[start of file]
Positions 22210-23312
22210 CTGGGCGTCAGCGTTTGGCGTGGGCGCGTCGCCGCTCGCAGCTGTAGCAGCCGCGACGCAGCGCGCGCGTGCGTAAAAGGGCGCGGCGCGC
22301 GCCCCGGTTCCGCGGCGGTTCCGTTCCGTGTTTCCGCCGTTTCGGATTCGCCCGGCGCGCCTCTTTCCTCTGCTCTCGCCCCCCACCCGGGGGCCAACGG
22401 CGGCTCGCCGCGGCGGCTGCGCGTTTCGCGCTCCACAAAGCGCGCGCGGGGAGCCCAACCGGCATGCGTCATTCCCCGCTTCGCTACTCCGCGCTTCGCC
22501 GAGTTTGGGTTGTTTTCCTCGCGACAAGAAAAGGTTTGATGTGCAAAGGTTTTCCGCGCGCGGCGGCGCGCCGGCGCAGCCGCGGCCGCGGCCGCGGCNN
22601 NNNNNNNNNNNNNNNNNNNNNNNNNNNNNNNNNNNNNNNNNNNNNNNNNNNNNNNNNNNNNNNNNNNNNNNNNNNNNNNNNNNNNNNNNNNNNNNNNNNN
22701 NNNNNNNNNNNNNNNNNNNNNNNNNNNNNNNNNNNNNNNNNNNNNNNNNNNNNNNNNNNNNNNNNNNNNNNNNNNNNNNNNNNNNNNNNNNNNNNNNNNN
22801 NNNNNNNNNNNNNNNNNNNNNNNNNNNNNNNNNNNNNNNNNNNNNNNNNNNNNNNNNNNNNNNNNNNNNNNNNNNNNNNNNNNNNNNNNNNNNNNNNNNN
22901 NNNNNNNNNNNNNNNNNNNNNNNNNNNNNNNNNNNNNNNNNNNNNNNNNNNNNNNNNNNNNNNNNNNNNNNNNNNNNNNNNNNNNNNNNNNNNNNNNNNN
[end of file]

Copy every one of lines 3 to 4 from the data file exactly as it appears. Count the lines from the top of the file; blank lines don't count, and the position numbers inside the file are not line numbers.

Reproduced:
22301 GCCCCGGTTCCGCGGCGGTTCCGTTCCGTGTTTCCGCCGTTTCGGATTCGCCCGGCGCGCCTCTTTCCTCTGCTCTCGCCCCCCACCCGGGGGCCAACGG
22401 CGGCTCGCCGCGGCGGCTGCGCGTTTCGCGCTCCACAAAGCGCGCGCGGGGAGCCCAACCGGCATGCGTCATTCCCCGCTTCGCTACTCCGCGCTTCGCC